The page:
This article first appeared at on Monday, October 6, 2014:

English: The Bill of Rights, the first ten ame...

As Pastor Jim Garlow was finishing his sermon yesterday to 2,000 of the faithful at his Skyline Church east of San Diego, he exhorted them to oppose Carl DeMaio, who is running for the House of Representatives. He is against DeMaio, not because he is a homosexual, but “because of his activism against certain things.” Garlow explained:

I want babies protected in the womb. I want marriage defined as one man, one woman. You can't have the advancing of the radical homosexual agenda and religious liberty at the same time. One will win, one will lose.

And then he added this:

“If a member of the IRS gets this sermon, or is listening, sue me!”

Garlow joined with more than 1,500 other pastors on Sunday to protest the Johnson Amendment, which prohibits churches from enjoying tax-exempt status if they get involved in political issues or preach political activism from the pulpit. The Alliance Defending Freedom (ADF) began Pulpit Freedom Sunday in 2008 with a very simple goal: to have the Johnson Amendment declared and remove, once and for all, the by the IRS to censor what a pastor may say from his pulpit.

Proposed in 1954 by then-Senator Lyndon B. Johnson in retaliation for churches in Texas exposing the dark side of his candidacy, the Johnson Amendment was adopted with this chilling of rights:

Under the Internal Revenue Code, all Section 501(c)(3) organizations are absolutely prohibited from directly or indirectly participating in, or intervening in, any political campaign on behalf of (or in opposition to) any candidate for elective public office.

Contributions to political campaign funds for public statements of position (verbal or written) made on behalf of the organization in favor of or in opposition to any candidate for public office clearly violate the prohibition against political campaign activity.

Violating his prohibition may result in denial or revocation of tax-exempt status and the imposition of certain excise taxes.

This is exactly what the Alliance Defending Freedom is hoping will happen: that some erstwhile and opportunistic IRS agent will file suit against Pastor Garlow, or one of his brother pastors, so that the issue can be taken to court and resolved.

The ADF was founded in 1994 by a number of leaders of major conservative organizations including Campus Crusade for Christ, Crown Financial Ministries, Focus on the Family, Coral Ridge Ministries, International Christian Media, and the American Family Association. The ADF enlists pro bono assistance from hundreds of attorneys around the country just aching for an opportunity such as this: to sue the IRS and to defend the First Amendment to the Constitution.

Pulpit Freedom Sunday began slowly, with just 33 pastors deliberately challenging the IRS from their pulpits in 2008. That number grew to more than 80 pastors in 2009, over 100 in 2010 and over 500 in 2011.

To date, there has not been a whisper from the IRS; however, that is about to change. The Freedom From Religion Foundation (FFRF) filed suit against the IRS in 2012 demanding that the federal agency investigate these obvious and increasingly noisy challenges to the Johnson Amendment. In an out-of-court settlement, the IRS told FFRF that it “has a procedure in place … to initiate church tax investigations and examinations.” It is likely that the IRS is simply waiting until the furor over its current abrogations dies down — probably sometime after the midterm in November — before bringing action against one of those stubborn and recalcitrant pastors.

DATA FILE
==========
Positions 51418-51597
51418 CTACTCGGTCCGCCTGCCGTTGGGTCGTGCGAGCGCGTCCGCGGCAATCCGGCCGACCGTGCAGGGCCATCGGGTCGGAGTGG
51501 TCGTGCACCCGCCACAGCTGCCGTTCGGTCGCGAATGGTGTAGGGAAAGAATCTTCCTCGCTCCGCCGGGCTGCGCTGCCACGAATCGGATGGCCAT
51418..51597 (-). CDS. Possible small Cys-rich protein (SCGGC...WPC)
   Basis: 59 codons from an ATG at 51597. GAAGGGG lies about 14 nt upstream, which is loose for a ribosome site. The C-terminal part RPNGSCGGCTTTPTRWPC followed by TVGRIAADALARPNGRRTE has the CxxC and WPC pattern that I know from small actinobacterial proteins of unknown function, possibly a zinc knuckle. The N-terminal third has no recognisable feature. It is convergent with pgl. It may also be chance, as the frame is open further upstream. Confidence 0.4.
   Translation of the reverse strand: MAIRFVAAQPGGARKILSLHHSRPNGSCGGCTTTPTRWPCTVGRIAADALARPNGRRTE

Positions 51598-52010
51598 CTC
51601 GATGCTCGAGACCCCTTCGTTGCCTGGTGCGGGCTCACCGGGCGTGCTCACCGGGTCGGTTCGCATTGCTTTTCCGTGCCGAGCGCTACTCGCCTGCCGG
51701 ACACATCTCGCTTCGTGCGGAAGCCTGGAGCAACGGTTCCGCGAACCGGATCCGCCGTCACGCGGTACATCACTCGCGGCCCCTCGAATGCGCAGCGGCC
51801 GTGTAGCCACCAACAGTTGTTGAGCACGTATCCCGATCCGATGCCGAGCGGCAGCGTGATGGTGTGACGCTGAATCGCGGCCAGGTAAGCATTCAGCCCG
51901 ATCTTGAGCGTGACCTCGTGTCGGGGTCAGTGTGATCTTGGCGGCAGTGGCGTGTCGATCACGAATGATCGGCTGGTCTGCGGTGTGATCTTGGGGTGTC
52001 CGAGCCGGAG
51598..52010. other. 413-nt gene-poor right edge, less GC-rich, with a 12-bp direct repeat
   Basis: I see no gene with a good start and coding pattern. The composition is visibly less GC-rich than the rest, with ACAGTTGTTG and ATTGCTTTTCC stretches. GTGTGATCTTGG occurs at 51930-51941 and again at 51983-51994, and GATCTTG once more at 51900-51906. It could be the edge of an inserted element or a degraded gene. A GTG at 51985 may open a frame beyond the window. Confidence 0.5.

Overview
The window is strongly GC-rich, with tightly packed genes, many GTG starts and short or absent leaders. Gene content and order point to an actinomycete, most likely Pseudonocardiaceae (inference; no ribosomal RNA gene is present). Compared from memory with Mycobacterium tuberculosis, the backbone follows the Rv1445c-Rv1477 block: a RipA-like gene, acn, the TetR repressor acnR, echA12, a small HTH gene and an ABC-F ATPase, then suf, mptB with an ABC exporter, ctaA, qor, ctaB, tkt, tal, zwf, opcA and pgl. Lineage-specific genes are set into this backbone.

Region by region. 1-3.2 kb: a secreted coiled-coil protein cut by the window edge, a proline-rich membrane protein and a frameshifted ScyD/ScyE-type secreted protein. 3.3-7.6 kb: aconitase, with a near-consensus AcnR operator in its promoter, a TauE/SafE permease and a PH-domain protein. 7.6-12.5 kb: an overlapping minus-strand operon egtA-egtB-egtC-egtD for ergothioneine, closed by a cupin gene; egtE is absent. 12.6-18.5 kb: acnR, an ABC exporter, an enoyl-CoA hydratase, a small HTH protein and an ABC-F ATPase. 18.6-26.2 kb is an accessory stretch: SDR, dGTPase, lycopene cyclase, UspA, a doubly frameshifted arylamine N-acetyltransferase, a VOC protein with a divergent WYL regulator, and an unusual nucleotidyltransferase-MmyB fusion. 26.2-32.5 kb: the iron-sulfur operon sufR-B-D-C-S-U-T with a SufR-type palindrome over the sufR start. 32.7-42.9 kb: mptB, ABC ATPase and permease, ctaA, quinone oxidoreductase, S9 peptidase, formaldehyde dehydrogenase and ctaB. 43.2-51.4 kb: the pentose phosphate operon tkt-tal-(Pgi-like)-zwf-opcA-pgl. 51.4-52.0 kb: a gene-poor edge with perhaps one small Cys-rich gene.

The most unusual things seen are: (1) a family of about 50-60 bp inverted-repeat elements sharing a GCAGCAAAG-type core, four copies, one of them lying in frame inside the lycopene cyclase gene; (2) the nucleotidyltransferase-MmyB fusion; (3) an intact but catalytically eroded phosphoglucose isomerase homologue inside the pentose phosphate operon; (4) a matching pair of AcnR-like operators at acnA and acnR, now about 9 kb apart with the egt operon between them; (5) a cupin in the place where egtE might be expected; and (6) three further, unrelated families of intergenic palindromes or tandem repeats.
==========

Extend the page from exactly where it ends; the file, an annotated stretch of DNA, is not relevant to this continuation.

If the IRS waits too long, however, it may just find that public support for this infringement of First Amendment rights will have evaporated. On September 22 Pew Research announced that “a growing share of the American public wants religion to play a role in US politics … [and that] churches and other houses of worship should express their views on social and political issues.” In just the last two years, according to Pew, the percentage of Americans who feel that way has grown from 40 percent to 49 percent. Further, among those who see religion as a positive force for good in society, nearly six out of 10 think pastors and churches should be free to express their views on political and social issues.

As this shift in public opinion gathers momentum, it is a harbinger for further expansion of freedom of expression in the public arena. It will also cause many to question why churches would deliberately put themselves under the aegis of the IRS in the first place in order to gain tax-exempt status for their faithful.

Speaking to a group of Southern Baptist ministers in Houston, Texas, last summer, former Governor put the matter well:

I think we need to recognize that it may be time to quit worrying so much about the tax code and start thinking more about the of the living God, and if it means that we give up tax-exempt status and tax deductions for charitable contributions, I choose freedom more than I choose a deduction that the government gives me permission to say what God wants me to say.

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